The Public Libraries Survey, conducted by the Institute of Museum and Library Services (IMLS) in 2010, reported that public libraries across the United States had presented 3.75 million programs that year, an increase of 44.6% since 2004. That astonishing increase illustrates how programming has become a key library service and an essential component of how libraries connect people with ideas in a changing world. Throughout their history, libraries have redefined the nature of their services in response to community needs. Programming, whether it be for job-seekers, students, new Americans, or curious retirees, is a profound indicator of how libraries have continued to shift and add services that meet emerging changes and critical concerns in their surrounding communities.
Although library-based programming has long been an integral part of library service in all types of libraries, there are indications that it has taken on more significance in recent years. Whether documented in sheer numbers or in changing library layouts—from computer work stations to community meeting rooms, from children’s gathering places to classrooms for all kinds of public education—libraries continue to evolve as democratic gateways to learning. Public libraries are increasingly anchors to their communities, magnets for new immigrants, job centers for the unemployed, outposts for government services, and research centers for students. Academic libraries have transformed from quiet study chambers to vibrant centers for collaboration, debate, and exploration for both the university community and its neighbors. In all these services, librarians remain the essential knowledge guides.
The dramatic rise in public programming and audiences raises many questions. What are the current best practices in this service? Who initiates public programming in libraries? What criteria guide program selection? What competencies and training lead to excellence as a library programmer? What kinds of community partners are most suitable? How is funding obtained? How are public issues identified? And, ultimately, what is the impact of library programs, individually and collectively, on the people who attend?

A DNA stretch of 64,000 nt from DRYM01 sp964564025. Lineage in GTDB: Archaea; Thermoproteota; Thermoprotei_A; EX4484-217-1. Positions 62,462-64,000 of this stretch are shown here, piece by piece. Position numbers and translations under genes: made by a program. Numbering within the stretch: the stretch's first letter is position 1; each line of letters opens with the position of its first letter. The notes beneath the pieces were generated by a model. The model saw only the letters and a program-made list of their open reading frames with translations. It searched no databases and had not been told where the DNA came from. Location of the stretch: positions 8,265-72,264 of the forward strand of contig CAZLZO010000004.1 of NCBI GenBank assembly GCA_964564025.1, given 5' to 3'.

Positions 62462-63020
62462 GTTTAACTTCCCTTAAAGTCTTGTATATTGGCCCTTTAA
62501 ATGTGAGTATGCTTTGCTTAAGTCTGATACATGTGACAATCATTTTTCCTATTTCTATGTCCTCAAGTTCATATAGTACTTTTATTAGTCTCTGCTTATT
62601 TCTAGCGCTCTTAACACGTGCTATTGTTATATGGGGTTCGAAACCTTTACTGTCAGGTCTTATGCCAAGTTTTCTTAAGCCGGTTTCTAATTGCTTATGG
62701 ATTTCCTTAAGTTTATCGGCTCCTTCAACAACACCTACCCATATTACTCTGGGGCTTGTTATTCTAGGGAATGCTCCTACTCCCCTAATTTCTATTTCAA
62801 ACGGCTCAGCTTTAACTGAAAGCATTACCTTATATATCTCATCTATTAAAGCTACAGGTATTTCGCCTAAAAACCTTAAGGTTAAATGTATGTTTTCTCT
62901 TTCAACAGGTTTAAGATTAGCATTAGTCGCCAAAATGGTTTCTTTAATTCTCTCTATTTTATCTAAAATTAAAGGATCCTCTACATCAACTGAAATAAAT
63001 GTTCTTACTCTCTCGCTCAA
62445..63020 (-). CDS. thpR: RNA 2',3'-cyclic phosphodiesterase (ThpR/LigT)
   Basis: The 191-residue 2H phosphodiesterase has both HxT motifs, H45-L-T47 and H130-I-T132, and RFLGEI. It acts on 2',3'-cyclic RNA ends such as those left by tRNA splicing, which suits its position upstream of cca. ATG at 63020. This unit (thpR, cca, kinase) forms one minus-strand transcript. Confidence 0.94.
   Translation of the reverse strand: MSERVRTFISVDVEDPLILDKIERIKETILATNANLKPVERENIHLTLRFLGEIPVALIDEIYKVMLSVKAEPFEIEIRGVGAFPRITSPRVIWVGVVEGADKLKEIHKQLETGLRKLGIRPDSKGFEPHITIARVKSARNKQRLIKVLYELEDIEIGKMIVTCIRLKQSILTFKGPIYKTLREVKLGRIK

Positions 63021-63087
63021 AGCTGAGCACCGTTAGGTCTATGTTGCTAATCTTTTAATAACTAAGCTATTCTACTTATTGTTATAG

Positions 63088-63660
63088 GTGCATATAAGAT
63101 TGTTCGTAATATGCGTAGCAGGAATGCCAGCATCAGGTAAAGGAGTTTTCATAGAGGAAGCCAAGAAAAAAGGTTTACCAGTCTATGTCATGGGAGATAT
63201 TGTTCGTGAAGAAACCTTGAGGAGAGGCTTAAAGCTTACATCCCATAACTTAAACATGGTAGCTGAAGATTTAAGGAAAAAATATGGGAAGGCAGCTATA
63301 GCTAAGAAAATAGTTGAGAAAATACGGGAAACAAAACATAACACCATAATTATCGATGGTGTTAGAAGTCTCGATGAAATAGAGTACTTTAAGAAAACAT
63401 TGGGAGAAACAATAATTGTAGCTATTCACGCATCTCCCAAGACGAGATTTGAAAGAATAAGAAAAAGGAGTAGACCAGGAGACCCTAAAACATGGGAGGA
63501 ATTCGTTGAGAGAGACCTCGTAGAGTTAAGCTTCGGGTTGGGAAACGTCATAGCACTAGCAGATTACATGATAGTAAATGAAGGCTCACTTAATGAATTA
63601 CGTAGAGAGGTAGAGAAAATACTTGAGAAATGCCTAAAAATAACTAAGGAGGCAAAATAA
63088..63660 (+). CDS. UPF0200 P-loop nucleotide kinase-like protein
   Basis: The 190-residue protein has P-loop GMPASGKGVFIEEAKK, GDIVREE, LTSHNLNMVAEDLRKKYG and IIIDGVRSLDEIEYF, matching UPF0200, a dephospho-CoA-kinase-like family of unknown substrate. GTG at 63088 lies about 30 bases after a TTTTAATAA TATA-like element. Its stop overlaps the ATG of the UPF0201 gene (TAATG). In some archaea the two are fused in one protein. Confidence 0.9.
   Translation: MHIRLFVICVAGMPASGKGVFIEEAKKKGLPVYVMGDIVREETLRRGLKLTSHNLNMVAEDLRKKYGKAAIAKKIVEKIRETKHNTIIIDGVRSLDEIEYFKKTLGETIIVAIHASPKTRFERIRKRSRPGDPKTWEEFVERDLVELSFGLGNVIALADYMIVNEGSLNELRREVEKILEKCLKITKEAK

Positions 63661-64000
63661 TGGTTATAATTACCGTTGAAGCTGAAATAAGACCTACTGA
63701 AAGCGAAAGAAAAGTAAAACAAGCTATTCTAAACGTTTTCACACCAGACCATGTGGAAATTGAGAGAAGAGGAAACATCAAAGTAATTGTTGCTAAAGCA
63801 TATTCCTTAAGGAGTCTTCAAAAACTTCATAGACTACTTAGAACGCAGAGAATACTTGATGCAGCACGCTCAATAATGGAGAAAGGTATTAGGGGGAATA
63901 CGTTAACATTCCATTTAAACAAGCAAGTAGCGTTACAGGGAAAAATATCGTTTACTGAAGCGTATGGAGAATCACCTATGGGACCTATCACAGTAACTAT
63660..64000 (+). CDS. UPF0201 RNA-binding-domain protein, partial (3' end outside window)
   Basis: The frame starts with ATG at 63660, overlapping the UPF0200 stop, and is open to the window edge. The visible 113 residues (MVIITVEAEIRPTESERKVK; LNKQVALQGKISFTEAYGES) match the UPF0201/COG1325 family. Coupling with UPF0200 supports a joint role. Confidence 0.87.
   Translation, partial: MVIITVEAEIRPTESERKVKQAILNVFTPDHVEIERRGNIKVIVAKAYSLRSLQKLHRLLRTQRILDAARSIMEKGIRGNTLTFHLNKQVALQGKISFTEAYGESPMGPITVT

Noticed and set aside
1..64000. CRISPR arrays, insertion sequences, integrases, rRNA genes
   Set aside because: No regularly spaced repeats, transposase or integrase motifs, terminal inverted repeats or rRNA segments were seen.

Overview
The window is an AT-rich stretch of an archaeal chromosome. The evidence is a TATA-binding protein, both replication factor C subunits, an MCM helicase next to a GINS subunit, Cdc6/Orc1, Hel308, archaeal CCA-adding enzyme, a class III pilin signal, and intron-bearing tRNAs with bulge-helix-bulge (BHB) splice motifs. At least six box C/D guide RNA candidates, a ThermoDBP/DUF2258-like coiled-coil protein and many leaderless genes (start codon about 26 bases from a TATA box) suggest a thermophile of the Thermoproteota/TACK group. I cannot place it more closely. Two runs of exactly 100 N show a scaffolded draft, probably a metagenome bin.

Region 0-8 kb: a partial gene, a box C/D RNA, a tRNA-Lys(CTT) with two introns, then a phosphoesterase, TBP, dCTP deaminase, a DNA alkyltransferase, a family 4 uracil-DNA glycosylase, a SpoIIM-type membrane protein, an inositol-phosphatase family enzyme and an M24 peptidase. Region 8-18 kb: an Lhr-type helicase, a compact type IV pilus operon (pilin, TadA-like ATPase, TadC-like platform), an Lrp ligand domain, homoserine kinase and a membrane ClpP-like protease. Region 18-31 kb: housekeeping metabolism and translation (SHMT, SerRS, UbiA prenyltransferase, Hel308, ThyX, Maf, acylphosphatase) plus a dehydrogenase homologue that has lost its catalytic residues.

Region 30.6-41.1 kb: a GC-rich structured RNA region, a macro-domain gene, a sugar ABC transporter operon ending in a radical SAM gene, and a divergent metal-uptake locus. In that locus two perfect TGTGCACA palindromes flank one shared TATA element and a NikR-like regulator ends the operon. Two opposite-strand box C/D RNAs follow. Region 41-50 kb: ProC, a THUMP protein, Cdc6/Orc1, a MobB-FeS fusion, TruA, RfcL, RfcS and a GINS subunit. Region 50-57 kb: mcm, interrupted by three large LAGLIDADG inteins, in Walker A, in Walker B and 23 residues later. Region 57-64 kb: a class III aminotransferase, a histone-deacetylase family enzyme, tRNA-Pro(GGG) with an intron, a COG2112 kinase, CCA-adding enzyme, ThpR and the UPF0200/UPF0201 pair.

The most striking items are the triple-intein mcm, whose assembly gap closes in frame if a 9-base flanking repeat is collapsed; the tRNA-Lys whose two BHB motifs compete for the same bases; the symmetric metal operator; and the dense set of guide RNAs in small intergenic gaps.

The American Library Association (ALA) Public Programs Office (PPO), with funding from IMLS, seeks to explore these questions through the National Impact of Library Public Programs Assessment (NILPPA). PPO and its research partner, New Knowledge Organization Ltd. (NewKnowledge), have initiated the first steps in planning and implementing a long-term, multifaceted research framework that seeks to understand the characteristics, audiences, impacts, and value of programming in libraries at the national level. The stated purpose of this project is to “ensure public and private sector leaders have the information they need to make strategic investment decisions that will further leverage the infrastructure and expertise of libraries.” Funders, policy makers, educators, librarians, and libraries’ institutional and civic partners may benefit from the findings of this study.
What questions about public programming — and its community impacts — do you hope this project will answer?
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